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Integral Form of the Momentum Equation - Reducer Question

  1. Apr 4, 2013 #1
    1. The problem statement, all variables and given/known data

    The internal volume of the reducer is 0.2m^3 and its mass is 25 kg. The fluid being pumped is oil (specific gravity of 0.72).
    Evaluate the total force that must be provided to support the reducer.

    d1 = 0.4m
    d2 = 0.2m
    u1 = 3m/s
    p1 = 58.7 kPa
    p2 = 49kPa (gauge)


    2. Relevant equations


    Qin=Qout

    mdot=ρ*A*u

    A=(∏*d^2)/4


    3. The attempt at a solution

    Tried. Failed. Help.
     
  2. jcsd
  3. Apr 4, 2013 #2
    the answer is apparently F = −3.4xˆ +1.66yˆ kN but I am in need of the working please.
     
  4. Apr 4, 2013 #3

    rude man

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    What does a 'reducer" do?
     
  5. Apr 4, 2013 #4

    SteamKing

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    A reducer couples a larger diameter pipeline to a smaller diameter pipeline, hence the two diameters specified in the OP.
     
  6. Apr 4, 2013 #5

    rude man

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    Thanks SK!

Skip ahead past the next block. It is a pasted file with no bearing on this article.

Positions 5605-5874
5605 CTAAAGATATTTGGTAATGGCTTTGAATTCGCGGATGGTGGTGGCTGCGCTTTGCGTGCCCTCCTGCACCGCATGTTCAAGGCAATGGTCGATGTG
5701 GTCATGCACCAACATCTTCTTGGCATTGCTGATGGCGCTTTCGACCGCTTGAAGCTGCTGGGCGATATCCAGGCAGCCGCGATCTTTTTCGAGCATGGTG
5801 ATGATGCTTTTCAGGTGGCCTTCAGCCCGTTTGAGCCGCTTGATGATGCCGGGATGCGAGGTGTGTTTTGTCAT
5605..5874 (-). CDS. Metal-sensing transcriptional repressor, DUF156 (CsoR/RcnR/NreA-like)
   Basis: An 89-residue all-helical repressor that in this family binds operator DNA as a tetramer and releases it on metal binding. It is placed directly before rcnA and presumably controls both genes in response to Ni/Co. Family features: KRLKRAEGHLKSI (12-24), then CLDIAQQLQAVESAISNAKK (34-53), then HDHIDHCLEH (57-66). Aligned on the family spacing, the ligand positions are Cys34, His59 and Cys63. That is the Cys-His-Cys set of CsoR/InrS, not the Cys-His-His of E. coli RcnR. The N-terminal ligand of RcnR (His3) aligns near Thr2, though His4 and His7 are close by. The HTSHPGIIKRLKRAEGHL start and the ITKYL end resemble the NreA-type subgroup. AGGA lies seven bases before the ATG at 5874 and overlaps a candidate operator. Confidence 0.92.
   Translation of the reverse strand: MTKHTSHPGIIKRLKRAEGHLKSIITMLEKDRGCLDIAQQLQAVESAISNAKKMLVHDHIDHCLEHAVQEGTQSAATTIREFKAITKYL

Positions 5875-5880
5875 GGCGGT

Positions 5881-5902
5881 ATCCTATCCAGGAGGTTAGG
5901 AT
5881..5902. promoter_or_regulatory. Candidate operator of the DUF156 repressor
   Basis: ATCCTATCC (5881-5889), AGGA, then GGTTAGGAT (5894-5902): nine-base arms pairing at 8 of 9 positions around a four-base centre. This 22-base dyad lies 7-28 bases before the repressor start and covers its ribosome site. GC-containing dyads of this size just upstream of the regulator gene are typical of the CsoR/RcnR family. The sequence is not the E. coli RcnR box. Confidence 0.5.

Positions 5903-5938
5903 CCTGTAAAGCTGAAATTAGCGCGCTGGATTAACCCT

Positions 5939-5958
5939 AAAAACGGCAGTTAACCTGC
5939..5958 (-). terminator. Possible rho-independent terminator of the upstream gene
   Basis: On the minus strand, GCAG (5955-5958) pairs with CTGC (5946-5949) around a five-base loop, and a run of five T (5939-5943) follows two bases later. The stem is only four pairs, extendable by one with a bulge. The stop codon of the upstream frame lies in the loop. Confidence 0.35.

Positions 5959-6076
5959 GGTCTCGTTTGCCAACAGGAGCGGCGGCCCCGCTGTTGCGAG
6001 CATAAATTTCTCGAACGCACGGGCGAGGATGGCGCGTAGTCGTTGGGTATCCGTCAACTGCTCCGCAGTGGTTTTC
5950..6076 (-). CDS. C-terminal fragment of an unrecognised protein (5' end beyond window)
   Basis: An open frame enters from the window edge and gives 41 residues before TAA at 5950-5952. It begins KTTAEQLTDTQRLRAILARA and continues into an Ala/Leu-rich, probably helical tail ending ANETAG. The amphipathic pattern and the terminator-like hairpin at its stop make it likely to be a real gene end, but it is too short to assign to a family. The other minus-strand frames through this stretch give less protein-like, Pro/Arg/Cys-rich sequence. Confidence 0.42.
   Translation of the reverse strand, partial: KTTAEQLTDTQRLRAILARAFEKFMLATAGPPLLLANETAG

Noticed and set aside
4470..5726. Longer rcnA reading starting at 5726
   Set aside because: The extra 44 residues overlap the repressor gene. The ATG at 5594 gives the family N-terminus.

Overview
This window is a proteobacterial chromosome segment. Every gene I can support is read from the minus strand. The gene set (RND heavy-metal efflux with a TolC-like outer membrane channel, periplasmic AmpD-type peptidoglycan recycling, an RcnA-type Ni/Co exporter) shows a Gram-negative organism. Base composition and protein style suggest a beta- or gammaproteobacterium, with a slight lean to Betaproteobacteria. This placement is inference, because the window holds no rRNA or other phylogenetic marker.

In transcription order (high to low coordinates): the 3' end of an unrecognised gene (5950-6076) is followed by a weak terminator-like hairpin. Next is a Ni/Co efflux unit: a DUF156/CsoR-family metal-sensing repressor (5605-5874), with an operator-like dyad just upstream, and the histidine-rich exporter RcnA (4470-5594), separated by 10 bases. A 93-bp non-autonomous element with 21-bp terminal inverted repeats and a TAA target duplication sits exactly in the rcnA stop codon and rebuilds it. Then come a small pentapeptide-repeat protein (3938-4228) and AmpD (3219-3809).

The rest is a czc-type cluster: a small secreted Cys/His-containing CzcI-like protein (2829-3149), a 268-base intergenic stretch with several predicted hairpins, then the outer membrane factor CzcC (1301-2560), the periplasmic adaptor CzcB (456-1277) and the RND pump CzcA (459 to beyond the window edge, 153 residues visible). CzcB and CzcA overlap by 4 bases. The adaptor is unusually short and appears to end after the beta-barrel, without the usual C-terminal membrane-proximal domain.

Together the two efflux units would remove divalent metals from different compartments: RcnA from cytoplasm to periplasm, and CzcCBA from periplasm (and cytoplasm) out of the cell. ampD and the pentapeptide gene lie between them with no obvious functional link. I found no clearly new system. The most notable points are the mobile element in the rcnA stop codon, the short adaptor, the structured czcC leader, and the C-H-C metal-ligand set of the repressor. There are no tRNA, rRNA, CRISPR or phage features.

But - what is meant by its volume? Is it a tapered section of pipe going from the larger to the smaller diameter?
     
  7. Apr 4, 2013 #6

    SteamKing

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    It can be. More often it is a cast fitting, either flanged or suited to welding, with a curved transition between the larger and smaller diameters, so that the overall length of the fitting is kept small. The volume, I believe, is just what it implies, the volume of the internal space of the reducer.
     
  8. Apr 5, 2013 #7
    yea this is right. it can be basically thought of as a converging pipe and the question is based on the internal volume as this helpful fella said. and the mass is the mass of the actual reducer.

    i have obtained the answer but not confident on my methods. anyone else had any luck?
     
  9. Apr 5, 2013 #8

    rude man

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    Thanks to my friend Chestermiller from a similar previous problem, the approach here is to consider the change in momentum per unit time of the oil and equate that to the (longitudinal) force exerted on the reducer.
     
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